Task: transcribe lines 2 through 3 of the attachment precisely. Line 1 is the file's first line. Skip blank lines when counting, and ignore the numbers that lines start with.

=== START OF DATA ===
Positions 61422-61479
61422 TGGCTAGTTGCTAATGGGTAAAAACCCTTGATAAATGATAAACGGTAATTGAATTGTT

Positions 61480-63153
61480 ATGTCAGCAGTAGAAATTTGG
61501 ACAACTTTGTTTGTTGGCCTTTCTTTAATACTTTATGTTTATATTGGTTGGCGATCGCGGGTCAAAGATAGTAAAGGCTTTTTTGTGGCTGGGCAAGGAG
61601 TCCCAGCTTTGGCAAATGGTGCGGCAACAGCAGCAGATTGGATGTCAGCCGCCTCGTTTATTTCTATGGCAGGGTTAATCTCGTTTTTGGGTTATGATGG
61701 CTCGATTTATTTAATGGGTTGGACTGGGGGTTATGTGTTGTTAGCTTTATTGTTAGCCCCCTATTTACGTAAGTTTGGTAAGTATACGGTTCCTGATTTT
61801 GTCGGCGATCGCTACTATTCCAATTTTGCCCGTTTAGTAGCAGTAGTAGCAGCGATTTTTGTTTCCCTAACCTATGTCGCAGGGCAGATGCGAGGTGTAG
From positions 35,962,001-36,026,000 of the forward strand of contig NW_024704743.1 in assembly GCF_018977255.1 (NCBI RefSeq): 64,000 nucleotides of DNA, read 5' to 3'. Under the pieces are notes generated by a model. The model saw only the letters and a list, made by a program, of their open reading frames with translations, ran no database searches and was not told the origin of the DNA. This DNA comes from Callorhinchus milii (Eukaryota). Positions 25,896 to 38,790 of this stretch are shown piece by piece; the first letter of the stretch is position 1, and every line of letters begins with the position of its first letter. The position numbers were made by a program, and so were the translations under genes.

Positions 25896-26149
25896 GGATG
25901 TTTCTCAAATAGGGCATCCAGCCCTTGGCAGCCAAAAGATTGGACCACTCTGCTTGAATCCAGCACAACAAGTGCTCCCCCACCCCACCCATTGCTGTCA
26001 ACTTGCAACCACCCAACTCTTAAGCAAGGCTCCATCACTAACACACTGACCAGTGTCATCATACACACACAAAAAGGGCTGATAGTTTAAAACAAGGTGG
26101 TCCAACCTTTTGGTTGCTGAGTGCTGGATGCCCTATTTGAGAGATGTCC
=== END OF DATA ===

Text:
61422 TGGCTAGTTGCTAATGGGTAAAAACCCTTGATAAATGATAAACGGTAATTGAATTGTT

Positions 61480-63153